Merchants do not sing the same tune during the World Choir Games
The retail turnover in the second quarter retained its fluctuating trend on account of the expenditure stimulated by the warm Easter in April and the following drop in May and June. Total sales in the second quarter were slightly (2.2%) greater than in the first quarter and notably greater (5.1%) than in the second quarter of 2013.
Confidence indicators whose dynamic may help to analyze the existing activity of consumers and guess at it for the coming months, now demonstrate a slightly different perspective for consumers and merchants. After a rapid improvement in confidence in December, consumers have retained a relatively stable outlook on life (their net worth and economic development of the country) with gradually rising optimism. Merchants, on the other hand, became more hesitant in recent months, and a more rapid improvement is apparent only in the July data published today by the European Commission. The worries are probably related to the hard-to-predict changes in client flows.
For instance, a very rapid rise in the number of tourists is observed, particularly in relation to Riga's status as a European capital of culture, but the time of their visits is shorter and their willingness to spend is lesser. Media report that the number of visitors from Russia has shrunk, but there is no official confirmation to this as only data from the first quarter are available (and they indicate no decrease).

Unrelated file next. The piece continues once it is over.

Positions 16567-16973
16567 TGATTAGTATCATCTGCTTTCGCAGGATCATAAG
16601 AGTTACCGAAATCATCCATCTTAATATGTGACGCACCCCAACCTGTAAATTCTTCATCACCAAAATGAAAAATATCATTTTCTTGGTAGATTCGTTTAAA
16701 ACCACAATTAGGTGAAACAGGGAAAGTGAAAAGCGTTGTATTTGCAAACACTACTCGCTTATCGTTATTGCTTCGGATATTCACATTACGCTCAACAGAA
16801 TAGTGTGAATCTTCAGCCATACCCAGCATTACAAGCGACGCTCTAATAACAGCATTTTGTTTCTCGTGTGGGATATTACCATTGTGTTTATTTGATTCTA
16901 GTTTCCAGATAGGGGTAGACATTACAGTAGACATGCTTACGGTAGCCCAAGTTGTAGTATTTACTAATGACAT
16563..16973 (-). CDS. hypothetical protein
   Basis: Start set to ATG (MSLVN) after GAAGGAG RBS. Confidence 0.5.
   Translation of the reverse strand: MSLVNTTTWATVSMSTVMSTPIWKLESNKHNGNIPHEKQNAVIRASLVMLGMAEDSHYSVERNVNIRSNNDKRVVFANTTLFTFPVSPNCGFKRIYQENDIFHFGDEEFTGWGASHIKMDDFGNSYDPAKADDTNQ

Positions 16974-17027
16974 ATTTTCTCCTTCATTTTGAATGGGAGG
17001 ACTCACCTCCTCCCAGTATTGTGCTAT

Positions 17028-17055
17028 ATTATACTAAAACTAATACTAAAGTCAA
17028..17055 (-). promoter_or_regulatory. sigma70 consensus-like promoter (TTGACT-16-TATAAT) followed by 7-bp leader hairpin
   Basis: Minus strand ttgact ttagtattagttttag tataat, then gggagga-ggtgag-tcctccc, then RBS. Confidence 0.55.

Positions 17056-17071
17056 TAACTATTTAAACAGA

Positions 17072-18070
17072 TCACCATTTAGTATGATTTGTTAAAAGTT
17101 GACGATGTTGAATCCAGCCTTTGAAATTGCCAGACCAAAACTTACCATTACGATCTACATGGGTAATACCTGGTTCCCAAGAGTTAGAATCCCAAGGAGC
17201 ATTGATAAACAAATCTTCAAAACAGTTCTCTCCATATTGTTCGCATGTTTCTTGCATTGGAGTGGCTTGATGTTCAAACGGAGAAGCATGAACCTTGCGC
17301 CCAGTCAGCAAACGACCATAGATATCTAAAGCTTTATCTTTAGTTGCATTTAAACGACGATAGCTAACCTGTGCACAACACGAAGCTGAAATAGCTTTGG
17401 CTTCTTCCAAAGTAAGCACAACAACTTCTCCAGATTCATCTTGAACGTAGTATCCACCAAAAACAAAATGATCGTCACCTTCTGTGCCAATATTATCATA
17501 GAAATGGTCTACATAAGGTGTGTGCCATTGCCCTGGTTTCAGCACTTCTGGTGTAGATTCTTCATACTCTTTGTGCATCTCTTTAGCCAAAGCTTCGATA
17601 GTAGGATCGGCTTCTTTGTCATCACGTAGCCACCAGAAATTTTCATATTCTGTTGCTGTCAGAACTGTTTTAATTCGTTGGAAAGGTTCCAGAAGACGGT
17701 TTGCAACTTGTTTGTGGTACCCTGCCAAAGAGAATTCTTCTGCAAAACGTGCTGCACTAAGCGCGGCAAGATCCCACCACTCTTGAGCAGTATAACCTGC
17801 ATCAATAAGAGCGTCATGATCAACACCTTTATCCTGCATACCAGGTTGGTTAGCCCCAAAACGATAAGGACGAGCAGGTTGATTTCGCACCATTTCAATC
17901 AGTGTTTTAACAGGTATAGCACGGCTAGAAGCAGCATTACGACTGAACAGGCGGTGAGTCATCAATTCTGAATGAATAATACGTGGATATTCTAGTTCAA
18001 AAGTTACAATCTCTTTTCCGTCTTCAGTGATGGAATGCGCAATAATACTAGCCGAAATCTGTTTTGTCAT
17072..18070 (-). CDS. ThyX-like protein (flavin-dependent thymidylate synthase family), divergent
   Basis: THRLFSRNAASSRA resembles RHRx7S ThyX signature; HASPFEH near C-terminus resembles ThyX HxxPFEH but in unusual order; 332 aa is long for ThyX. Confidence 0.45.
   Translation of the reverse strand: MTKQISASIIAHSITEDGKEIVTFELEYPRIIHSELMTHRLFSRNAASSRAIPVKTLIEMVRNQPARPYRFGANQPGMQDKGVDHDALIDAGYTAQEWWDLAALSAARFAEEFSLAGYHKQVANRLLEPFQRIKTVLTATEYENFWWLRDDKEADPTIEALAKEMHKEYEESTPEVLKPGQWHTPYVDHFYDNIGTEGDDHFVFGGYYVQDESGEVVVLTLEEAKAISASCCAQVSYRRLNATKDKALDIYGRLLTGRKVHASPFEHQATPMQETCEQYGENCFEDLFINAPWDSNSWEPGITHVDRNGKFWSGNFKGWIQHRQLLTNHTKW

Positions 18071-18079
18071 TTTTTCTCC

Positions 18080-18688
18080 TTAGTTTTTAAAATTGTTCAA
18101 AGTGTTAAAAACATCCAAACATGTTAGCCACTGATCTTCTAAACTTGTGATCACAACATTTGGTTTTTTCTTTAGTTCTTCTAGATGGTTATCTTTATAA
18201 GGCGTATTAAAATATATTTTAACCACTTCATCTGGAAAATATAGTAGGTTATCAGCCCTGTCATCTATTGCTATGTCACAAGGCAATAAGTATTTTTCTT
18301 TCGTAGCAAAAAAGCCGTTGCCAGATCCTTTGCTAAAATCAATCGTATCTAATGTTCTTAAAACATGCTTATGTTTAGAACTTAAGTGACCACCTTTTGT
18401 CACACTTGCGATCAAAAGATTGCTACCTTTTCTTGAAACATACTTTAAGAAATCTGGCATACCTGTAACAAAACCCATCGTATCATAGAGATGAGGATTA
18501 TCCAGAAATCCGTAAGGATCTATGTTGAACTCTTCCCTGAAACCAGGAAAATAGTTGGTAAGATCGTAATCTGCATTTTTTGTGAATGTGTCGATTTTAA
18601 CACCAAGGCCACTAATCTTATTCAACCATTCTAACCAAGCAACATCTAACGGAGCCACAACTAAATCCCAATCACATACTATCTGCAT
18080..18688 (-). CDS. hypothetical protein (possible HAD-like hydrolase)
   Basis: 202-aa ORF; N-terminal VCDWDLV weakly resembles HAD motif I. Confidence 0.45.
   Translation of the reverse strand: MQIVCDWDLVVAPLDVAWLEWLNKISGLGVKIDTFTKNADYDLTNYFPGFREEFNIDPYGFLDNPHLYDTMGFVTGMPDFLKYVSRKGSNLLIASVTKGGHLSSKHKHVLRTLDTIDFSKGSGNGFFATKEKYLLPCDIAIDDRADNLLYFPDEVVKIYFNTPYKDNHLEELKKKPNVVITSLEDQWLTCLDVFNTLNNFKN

There is no doubt that different tourist flows have different impacts on different segments of trade. If Russian guests were good customers for jewellery, wearing apparel, furniture and even automobile merchants, then participants of the World Choir Games and other cultural events might be more active buyers of souvenirs and snacks with sales slips worth less but more numerous. The occupancy rates of hotel beds and rooms have reached record high this year. It is difficult to predict what the added value of these customer flows and profits of merchants will be, but there is no doubt that they as well as other service providers do not lack for excitement and anxiety, and demand is hard to forecast.
The bulk of retail turnover, however, is determined by expenditures of the local population, and in this area, the behaviour of customers is easier to predict. After the impact of euro introduction on expenditure that involved an initially active spending of accruals in lats and drop in trade in the first months of the year, the demand for goods and services on the part of the population is entering a more stable dynamic of gradual growth, primarily determined by the increase in average salary and fostered by an improvement in consumer confidence, which allows them to moderate their caution and open their wallets for purchases. Month-on-month, fluctuations remain as usual, influenced by the weather, the number of holidays and other factors.